Nov 06, 2007
Ghazi Bouselmi, Dominique Fohr, Irina Illina

In this paper, we present several adaptation methods for non-native speech recognition. We have tested pronunciation modelling, MLLR and MAP non-native pronunciation adaptation and HMM models retraining on the HIWIRE foreign accented English speech database. The ``phonetic confusion'' scheme we have developed consists in associating to each spoken phone several sequences of confused phones. In our experiments, we have used different combinations of acoustic models representing the canonical and the foreign pronunciations: spoken and native models, models adapted to the non-native accent with MAP and MLLR. The joint use of pronunciation modelling and acoustic adaptation led to further improvements in recognition accuracy. The best combination of the above mentioned techniques resulted in a relative word error reduction ranging from 46% to 71%.

* Dans InterSpeech 2007 (2007) 

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Dropout Regularization for Self-Supervised Learning of Transformer Encoder Speech Representation

Jul 09, 2021
Jian Luo, Jianzong Wang, Ning Cheng, Jing Xiao

Predicting the altered acoustic frames is an effective way of self-supervised learning for speech representation. However, it is challenging to prevent the pretrained model from overfitting. In this paper, we proposed to introduce two dropout regularization methods into the pretraining of transformer encoder: (1) attention dropout, (2) layer dropout. Both of the two dropout methods encourage the model to utilize global speech information, and avoid just copying local spectrum features when reconstructing the masked frames. We evaluated the proposed methods on phoneme classification and speaker recognition tasks. The experiments demonstrate that our dropout approaches achieve competitive results, and improve the performance of classification accuracy on downstream tasks.

* will be presented in INTERSPEECH 2021 

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BART based semantic correction for Mandarin automatic speech recognition system

Mar 26, 2021
Yun Zhao, Xuerui Yang, Jinchao Wang, Yongyu Gao, Chao Yan, Yuanfu Zhou

Although automatic speech recognition (ASR) systems achieved significantly improvements in recent years, spoken language recognition error occurs which can be easily spotted by human beings. Various language modeling techniques have been developed on post recognition tasks like semantic correction. In this paper, we propose a Transformer based semantic correction method with pretrained BART initialization, Experiments on 10000 hours Mandarin speech dataset show that character error rate (CER) can be effectively reduced by 21.7% relatively compared to our baseline ASR system. Expert evaluation demonstrates that actual improvement of our model surpasses what CER indicates.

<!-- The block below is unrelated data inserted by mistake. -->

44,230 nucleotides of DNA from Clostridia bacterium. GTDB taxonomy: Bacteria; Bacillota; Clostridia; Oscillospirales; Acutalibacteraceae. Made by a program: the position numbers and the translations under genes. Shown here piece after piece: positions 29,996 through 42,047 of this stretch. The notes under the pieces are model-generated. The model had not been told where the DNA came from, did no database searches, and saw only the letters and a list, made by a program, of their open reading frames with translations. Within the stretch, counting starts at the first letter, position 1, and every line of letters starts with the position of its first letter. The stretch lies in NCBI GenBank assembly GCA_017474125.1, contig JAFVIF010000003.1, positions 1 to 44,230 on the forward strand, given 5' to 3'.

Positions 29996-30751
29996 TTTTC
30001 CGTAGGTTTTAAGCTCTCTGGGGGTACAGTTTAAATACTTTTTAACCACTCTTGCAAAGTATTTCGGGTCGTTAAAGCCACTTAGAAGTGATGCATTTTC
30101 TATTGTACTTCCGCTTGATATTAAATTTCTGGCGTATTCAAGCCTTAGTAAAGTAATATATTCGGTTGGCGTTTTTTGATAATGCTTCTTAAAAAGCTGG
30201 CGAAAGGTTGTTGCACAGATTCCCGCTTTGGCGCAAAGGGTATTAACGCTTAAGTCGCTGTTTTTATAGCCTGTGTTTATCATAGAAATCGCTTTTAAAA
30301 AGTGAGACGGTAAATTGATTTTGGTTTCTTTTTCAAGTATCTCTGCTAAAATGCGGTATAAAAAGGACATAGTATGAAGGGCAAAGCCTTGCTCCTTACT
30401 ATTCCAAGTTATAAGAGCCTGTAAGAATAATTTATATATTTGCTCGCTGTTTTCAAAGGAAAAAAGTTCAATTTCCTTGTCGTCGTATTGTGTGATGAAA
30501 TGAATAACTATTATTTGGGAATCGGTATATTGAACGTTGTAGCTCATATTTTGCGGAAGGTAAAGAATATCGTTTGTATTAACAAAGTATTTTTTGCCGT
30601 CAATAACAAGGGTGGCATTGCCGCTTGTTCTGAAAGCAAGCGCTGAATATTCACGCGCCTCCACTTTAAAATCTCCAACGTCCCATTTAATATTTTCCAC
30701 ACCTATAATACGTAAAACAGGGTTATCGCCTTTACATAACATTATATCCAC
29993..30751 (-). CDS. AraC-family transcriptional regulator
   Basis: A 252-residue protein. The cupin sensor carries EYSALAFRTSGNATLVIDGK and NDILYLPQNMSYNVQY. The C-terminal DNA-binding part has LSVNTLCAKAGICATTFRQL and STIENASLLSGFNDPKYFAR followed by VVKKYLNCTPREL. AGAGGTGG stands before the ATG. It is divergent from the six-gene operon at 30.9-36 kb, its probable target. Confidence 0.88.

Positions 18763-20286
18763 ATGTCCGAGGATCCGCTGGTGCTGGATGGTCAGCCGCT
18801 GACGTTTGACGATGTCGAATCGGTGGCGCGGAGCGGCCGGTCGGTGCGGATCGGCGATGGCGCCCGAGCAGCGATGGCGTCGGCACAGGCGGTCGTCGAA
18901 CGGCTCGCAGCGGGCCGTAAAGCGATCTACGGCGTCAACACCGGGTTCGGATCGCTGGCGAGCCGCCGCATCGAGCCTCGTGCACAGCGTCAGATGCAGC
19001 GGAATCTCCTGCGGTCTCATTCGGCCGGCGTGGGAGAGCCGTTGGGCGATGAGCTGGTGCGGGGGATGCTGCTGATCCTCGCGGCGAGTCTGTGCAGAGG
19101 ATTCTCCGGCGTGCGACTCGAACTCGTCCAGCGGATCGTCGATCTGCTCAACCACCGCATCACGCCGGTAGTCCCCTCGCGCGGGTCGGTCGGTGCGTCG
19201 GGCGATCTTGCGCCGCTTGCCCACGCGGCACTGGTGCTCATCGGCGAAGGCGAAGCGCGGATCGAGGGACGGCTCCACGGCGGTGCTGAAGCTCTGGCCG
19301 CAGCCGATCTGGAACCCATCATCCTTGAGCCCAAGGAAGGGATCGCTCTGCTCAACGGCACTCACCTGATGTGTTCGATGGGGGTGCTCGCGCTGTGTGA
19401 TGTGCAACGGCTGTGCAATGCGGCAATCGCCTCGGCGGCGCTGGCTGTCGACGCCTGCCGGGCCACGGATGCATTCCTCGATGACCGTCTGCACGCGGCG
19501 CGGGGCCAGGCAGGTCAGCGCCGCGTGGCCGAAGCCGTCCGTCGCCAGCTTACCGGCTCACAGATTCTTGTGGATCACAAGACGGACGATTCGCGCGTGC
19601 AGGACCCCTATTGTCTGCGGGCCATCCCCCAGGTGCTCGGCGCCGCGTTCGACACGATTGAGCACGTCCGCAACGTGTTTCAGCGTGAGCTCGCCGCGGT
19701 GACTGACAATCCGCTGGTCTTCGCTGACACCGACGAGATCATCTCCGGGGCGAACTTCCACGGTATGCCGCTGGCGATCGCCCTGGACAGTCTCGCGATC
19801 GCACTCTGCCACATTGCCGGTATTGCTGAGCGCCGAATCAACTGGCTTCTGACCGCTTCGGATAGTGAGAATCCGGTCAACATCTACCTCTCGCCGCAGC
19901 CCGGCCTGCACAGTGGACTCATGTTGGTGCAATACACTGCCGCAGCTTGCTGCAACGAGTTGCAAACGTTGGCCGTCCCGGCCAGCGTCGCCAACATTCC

* submitted to INTERSPEECH2021 

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Arabic Text-To-Speech (TTS) Data Preparation

Apr 07, 2022
Hala Al Masri, Muhy Eddin Za'ter

People may be puzzled by the fact that voice over recordings data sets exist in addition to Text-to-Speech (TTS), Synthesis system advancements, albeit this is not the case. The goal of this study is to explain the relevance of TTS as well as the data preparation procedures. TTS relies heavily on recorded data since it can have a substantial influence on the outcomes of TTS modules. Furthermore, whether the domain is specialized or general, appropriate data should be developed to address all predicted language variants and domains. Different recording methodologies, taking into account quality and behavior, may also be advantageous in the development of the module. In light of the lack of Arabic language in present synthesizing systems, numerous variables that impact the flow of recorded utterances are being considered in order to manipulate an Arabic TTS module. In this study, two viewpoints will be discussed: linguistics and the creation of high-quality recordings for TTS. The purpose of this work is to offer light on how ground-truth utterances may influence the evolution of speech systems in terms of naturalness, intelligibility, and understanding. Well provide voice actor specs as well as data specs that will assist both voice actors and voice coaches in the studio as well as the annotators who will be evaluating the audios.

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Multi-Scale Spectrogram Modelling for Neural Text-to-Speech

Jun 29, 2021
Ammar Abbas, Bajibabu Bollepalli, Alexis Moinet, Arnaud Joly, Penny Karanasou, Peter Makarov, Simon Slangens, Sri Karlapati, Thomas Drugman

We propose a novel Multi-Scale Spectrogram (MSS) modelling approach to synthesise speech with an improved coarse and fine-grained prosody. We present a generic multi-scale spectrogram prediction mechanism where the system first predicts coarser scale mel-spectrograms that capture the suprasegmental information in speech, and later uses these coarser scale mel-spectrograms to predict finer scale mel-spectrograms capturing fine-grained prosody. We present details for two specific versions of MSS called Word-level MSS and Sentence-level MSS where the scales in our system are motivated by the linguistic units. The Word-level MSS models word, phoneme, and frame-level spectrograms while Sentence-level MSS models sentence-level spectrogram in addition. Subjective evaluations show that Word-level MSS performs statistically significantly better compared to the baseline on two voices.

* Accepted for the 11th ISCA Speech Synthesis Workshop (SSW11)